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Food Prices Resist Interventions In Agriculture Sector, Raised By 170% In 5yrs

Nigeria’s food inflation has jumped consistently in the past five years despite intervention in the agriculture sector, especially through the N1.08 trillion Anchor Borrowers Programme (ABP), with composite food prices jumping by about 170 per cent in the past five years.

According to the Consumer Price Index (CPI), the monthly food index hit 790 points at the close of last year. It stood at 296.4 points as of December 2018. That means the general food prices have almost tripled in the period despite intervention in food production by the Central Bank of Nigeria (CBN).

An analysis of food inflation in the country over the last five years shows that in 2019, the food inflation was 14.67 per cent. It rose to 19.56 per cent in December 2020 but dropped to 17.37 percent in December 2021. In 2022 it jumped to 23.75 per cent and that trend continued in 2023 when it hit an all-time high of 33.93 percent in December.

Under the ABP, Nigeria’s rice production increased from 3.9 million metric tons in 2015 to 5.2 million metric tons in 2023. Yet, the country continues to suffer an annual supply gap of about two million metric tonnes, leading to consistently escalating cost of the product, with the price increasing by about 300 per cent in the past five years.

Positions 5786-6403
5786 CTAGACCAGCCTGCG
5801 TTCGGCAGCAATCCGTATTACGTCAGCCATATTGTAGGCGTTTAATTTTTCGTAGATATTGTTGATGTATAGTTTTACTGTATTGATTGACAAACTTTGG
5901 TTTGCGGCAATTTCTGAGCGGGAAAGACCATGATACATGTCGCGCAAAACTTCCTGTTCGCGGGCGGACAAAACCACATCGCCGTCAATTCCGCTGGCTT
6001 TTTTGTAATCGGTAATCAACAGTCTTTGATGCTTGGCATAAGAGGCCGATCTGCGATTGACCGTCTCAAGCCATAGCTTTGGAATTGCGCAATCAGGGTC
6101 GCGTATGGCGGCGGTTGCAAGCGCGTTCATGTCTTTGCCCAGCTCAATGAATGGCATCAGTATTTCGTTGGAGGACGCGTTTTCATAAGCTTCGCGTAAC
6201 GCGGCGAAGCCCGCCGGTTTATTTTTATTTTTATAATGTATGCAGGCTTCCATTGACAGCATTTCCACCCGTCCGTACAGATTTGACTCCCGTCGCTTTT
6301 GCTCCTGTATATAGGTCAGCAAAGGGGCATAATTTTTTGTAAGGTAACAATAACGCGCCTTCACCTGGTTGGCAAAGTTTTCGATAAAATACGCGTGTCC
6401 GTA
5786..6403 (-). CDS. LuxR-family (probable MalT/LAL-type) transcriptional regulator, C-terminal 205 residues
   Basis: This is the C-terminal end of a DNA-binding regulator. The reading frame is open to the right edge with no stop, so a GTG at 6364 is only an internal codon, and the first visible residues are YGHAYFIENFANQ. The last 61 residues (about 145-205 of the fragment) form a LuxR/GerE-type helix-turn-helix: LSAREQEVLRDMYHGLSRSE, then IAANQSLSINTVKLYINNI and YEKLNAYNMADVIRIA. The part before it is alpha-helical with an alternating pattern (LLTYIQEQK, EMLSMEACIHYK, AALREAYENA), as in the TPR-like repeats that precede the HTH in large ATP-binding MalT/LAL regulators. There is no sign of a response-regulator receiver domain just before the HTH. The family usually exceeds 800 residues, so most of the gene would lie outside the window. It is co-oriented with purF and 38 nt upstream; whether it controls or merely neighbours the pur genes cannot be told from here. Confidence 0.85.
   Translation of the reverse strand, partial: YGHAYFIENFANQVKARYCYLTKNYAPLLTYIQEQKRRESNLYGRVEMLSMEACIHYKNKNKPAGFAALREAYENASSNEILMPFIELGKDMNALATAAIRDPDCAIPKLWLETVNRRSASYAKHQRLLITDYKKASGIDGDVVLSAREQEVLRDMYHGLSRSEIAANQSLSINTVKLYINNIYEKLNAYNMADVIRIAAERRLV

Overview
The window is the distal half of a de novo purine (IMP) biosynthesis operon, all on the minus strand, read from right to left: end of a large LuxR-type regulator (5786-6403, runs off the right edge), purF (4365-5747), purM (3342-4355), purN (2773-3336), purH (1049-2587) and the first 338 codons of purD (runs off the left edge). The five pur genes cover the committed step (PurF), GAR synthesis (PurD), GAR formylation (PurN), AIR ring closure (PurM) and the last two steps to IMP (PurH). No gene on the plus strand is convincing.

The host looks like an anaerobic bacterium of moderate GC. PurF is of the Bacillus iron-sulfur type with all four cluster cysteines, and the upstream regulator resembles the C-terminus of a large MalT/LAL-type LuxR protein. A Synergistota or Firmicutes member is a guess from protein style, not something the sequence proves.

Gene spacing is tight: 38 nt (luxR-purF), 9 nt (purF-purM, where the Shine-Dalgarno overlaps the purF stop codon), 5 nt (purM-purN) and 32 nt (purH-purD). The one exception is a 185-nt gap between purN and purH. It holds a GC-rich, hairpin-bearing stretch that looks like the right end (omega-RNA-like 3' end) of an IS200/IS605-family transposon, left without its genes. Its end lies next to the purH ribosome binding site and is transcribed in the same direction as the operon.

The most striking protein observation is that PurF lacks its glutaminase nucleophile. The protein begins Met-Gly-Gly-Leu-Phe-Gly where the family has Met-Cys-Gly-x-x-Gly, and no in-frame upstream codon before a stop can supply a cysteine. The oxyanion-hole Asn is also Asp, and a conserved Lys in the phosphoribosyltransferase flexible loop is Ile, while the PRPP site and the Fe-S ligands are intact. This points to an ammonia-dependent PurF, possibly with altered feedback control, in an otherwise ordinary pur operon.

Nigeria has witnessed the worst form of high cost of food in recent times, while the situation has worsened under the current administration. President Bola Tinubu, on assumption of office, announced the removal of fuel subsidy, a decision that saw the prices of commodities jumping to the rooftop and putting a lot of households under pressure as they struggled to feed.

The government promised to provide some palliative measures to cushion the effects of the new policies. But the palliatives have yet to reach the people. The ministry charged with the responsibility of distributing the palliatives, the Ministry of Humanitarian Affairs, Poverty Alleviation and Disaster Management, is currently enmeshed in corruption allegations.

A recent report by the National Bureau of Statistics (NBS) says it costs about N703 to provide a healthy meal in the country. The Cost of a healthy diet (CoHD) is the least expensive combination of locally available items that meets globally consistent food-based dietary guidelines, used as a measure of physical and economic access to healthy diets.

It is, however, instructive to note that the estimate is the floor of the cost per adult per day, excluding the cost of transportation and meal preparation.

With the escalating inflation rate of 28.9 per cent and the dwindling disposable income, many Nigerian families are facing starvation.

The October 2023 Cadre Harmonisé analysis on food insecurity estimates that in 2024, about 26.5 million Nigerians will be grappling with high levels of food insecurity.

The Cadre Harmonisé, an initiative focused on food and nutrition analysis, conducts studies biannually (in March and October) across 26 states and the Federal Capital Territory (FCT), in partnership with the Federal Government and the Food Agricultural Organisation (FAO) of the United Nations.